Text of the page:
U. S. Plywood #11

A History

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The following is a history compiled by Rich Wilkens. I asked him for a history of the #11. I got one, a very thorough one. I hope you find it as interesting as I did.

In the story of railroad logging in the western part of the U.S. and British Columbia numerous types of steam locomotives were used. At first the locomotives were small tea kettles but by the 1920’s larger logging operations required larger engines. One of these larger locomotives was the logging mallet, an articulated type that generally were of a 2-6-6-2 wheel arrangement though one 2-4-4-2 was used as well as two 2-8-8-2 monsters. Designed by Anatole Mallet of France, the mallet type locomotive is a compound design where steam was first admitted to a high pressure set of cylinders on the rear engine and from there the steam passed to the articulated low pressure engine in front. By doing this the locomotive was more fuel efficient but was slower then a simple type articulated where both engines have high pressure cylinders and are fed steam at the same time.

 

The 2-6-6-2’s were built for heavy pulling and not for speed but they were still much faster then the slow geared engines such as the Shay, Heisler, and Climax. While the wheel arrangement was the same, the locomotives came with either side tank, saddle tank, or tenders. The advantage of the tank engines was an increase in tractive effort due to the weight of the water and fuel being on the locomotive, but these tanks had smaller capacities then a tender, requiring additional stops for replenishing.

 

As with most logging locomotives over the course of their life they passed on to several owners and this is true with U.S Plywood #11. Starting out in western Washington the locomotive would travel to southern Oregon before returning to Washington. By the time the engine was retired its appearance looked considerably different then when it left the Baldwin Locomotive Works factory in Philadelphia in 1926.

 

Ostrander Railway & Timber Co. #7, Ostrander, WA (1926-1939)

 

The history of the Ostrander Railway and Timber Company begins with logging and sawmilling in Pennsylvania. In 1854 a twenty-one year old named Truman Doud Collins, or “TD”, left his job with a crew who were surveying a railroad line in New York and went to Pennsylvania to enter the lumbering business. Over the next 30 years “TD” would be involved with sawmills and many thousand acres of forests in Pennsylvania. A trip out west was made in 1887 by “TD” and his son Everell and after exploring areas in southern California the pair wound up at Ostrander, Washington in Cowlitz County in March of 1888. In the following years Everell acquired numerous stands of timber and eventually took over the ownership of a sawmill at Ostrander. Everell was impressed with the large trees that grew in the area and noted trees that were over 225 feet long.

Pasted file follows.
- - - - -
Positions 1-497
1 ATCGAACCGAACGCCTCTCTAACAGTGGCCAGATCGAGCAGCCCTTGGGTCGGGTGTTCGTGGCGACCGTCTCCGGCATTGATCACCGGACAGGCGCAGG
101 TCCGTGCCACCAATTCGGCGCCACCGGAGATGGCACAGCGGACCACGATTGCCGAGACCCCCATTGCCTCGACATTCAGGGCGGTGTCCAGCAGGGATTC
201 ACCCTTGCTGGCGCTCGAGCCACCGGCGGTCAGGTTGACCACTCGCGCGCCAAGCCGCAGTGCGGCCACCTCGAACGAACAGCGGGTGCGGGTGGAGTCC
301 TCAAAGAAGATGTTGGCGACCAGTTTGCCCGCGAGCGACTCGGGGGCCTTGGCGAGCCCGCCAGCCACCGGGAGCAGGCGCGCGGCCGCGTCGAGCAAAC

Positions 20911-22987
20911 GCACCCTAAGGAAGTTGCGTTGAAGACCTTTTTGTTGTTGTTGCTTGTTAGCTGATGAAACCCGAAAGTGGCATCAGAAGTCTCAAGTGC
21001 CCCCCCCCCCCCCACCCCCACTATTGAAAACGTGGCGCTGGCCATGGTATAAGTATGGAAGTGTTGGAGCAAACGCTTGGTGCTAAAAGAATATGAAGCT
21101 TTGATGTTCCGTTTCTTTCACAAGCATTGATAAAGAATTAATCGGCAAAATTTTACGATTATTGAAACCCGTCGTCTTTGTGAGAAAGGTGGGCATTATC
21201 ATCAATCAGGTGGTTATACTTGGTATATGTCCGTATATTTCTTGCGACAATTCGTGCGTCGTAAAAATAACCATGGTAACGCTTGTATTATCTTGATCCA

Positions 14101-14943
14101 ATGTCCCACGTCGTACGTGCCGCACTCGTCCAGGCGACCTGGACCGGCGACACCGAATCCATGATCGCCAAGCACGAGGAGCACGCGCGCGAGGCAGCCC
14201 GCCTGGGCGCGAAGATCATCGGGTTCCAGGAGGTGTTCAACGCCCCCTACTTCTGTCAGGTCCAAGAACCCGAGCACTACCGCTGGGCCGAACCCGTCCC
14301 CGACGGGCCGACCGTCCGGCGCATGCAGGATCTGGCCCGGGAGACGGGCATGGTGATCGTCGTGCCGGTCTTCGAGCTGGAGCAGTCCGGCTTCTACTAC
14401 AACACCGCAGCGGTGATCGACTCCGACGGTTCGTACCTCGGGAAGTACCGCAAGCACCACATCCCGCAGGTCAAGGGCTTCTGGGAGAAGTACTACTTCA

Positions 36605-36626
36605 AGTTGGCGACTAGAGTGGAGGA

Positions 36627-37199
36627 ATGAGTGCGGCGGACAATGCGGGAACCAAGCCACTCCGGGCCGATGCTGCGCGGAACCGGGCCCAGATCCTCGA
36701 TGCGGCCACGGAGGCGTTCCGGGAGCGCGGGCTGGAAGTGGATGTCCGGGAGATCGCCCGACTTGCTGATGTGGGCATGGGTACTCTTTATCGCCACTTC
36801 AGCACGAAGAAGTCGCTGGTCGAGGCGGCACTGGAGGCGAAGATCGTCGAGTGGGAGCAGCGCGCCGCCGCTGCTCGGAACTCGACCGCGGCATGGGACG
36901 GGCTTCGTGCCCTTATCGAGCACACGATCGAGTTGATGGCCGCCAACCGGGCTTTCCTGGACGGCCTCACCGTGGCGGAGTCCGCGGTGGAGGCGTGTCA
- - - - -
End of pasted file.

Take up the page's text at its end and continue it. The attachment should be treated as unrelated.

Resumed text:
In 1893 the sawmill at Ostrander was incorporated as the Ostrander Railroad Company with Everell as the Secretary-Treasurer. In 1905 he became President of the company and the name was changed to the Ostrander Railway and Timber Company. One of the specialties of the company was long timbers measuring up to 140 feet in length. Some of these large timbers went into building the Panama Canal. In general logging by rail consisted of the laying of spurs in to the stands of trees and after the area was logged off the spurs were pulled up and layed into the next cutting area. These spurs were handled by a Shay, Heisler, or Climax steam locomotive with the logs loaded on disconnect log trucks due to the long lengths. The mainline hauls to the mill at Ostrander were handled by small side tank Baldwin 2-6-2 #4.

 

By the mid 1920’s the capacity of the mill was greater then the limited capacity of #4 and a larger locomotive was needed. In September 1926 specifications were drawn up by the Baldwin Locomotive Works of Philadelphia, Pennsylvania to build an articulated mallet compound side tank locomotive. In the design of the locomotive for Ostrander the locomotive was to be able to operate on track laid with 60 pound rails with maximum curves of 30 degrees and grades of 4%. The water for the boiler was to be stored in side tanks on each side of the boiler with a total capacity of 2,500 gallons and fuel oil was to be stored in a 1,000 gallon tank at the rear of the cab. In November 1926 Baldwin delivered 2-6-6-2T mallet steam locomotive #7 that weighed in at 203,500 lbs. empty and 245,500 lbs in full working order.

In 1931 “Abbey’s Register and Year Book of the Western Logging, Lumber, and Wood Using Industries” provided the following information:

 

Ostrander Railway and Timber Co.

 

E.S. Collins – President

A.L. Collins – Assistant Manager

R. Danielson – Side Foreman

Charles Beauvais – Superintendent

H.E. Markshausen – Purchasing Agent

Peter Jensen – Master Mechanic

 

Daily Output – 500,000 Board Feet; 350 Employees; 5 Sides

 

Equipment – Logging railroad; 12 miles; standard gauge; 66-70# rails; maximum grade 3.7%; rod locomotives, 2; geared locomotives, 4; fuel, oil and wood; disconnect log trucks, 115 pairs; moving cars, 1; tank cars, 2; speeders, 1; donkey engines, 16; commissaries, 3; machine shop; electric lights.

 

Operations at Ostrander continued into the 1930’s but by the end of the decade the trees had been depleted. In 1939 the lands and company were sold to the Weyerhaeuser Timber Company and mallet #7 would soon be heading to a drier climate.

 

A History - Page 2

Text Copyright 2004 by Richard Wilkens. Used here with permission.